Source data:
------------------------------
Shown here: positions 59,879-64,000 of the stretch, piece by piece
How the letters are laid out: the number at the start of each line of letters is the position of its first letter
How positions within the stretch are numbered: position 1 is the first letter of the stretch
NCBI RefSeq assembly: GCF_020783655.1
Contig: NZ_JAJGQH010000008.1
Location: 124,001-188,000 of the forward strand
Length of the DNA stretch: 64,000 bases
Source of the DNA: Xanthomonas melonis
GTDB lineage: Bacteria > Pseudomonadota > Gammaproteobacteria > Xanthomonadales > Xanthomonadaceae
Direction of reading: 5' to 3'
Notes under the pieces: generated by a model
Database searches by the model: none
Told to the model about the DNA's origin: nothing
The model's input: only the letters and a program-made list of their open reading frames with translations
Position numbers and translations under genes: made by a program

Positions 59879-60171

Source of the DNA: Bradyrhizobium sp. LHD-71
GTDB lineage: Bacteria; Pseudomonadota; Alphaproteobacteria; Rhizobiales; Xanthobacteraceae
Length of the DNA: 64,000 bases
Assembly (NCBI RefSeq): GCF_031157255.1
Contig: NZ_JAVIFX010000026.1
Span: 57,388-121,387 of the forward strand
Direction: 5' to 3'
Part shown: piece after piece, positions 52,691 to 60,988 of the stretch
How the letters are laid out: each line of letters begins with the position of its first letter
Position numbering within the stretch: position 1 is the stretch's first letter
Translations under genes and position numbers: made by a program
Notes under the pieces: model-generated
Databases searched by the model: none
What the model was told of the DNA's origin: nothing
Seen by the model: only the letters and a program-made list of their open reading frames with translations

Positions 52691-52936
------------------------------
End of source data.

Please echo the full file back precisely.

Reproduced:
Shown here: positions 59,879-64,000 of the stretch, piece by piece
How the letters are laid out: the number at the start of each line of letters is the position of its first letter
How positions within the stretch are numbered: position 1 is the first letter of the stretch
NCBI RefSeq assembly: GCF_020783655.1
Contig: NZ_JAJGQH010000008.1
Location: 124,001-188,000 of the forward strand
Length of the DNA stretch: 64,000 bases
Source of the DNA: Xanthomonas melonis
GTDB lineage: Bacteria > Pseudomonadota > Gammaproteobacteria > Xanthomonadales > Xanthomonadaceae
Direction of reading: 5' to 3'
Notes under the pieces: generated by a model
Database searches by the model: none
Told to the model about the DNA's origin: nothing
The model's input: only the letters and a program-made list of their open reading frames with translations
Position numbers and translations under genes: made by a program

Positions 59879-60171

Source of the DNA: Bradyrhizobium sp. LHD-71
GTDB lineage: Bacteria; Pseudomonadota; Alphaproteobacteria; Rhizobiales; Xanthobacteraceae
Length of the DNA: 64,000 bases
Assembly (NCBI RefSeq): GCF_031157255.1
Contig: NZ_JAVIFX010000026.1
Span: 57,388-121,387 of the forward strand
Direction: 5' to 3'
Part shown: piece after piece, positions 52,691 to 60,988 of the stretch
How the letters are laid out: each line of letters begins with the position of its first letter
Position numbering within the stretch: position 1 is the stretch's first letter
Translations under genes and position numbers: made by a program
Notes under the pieces: model-generated
Databases searched by the model: none
What the model was told of the DNA's origin: nothing
Seen by the model: only the letters and a program-made list of their open reading frames with translations

Positions 52691-52936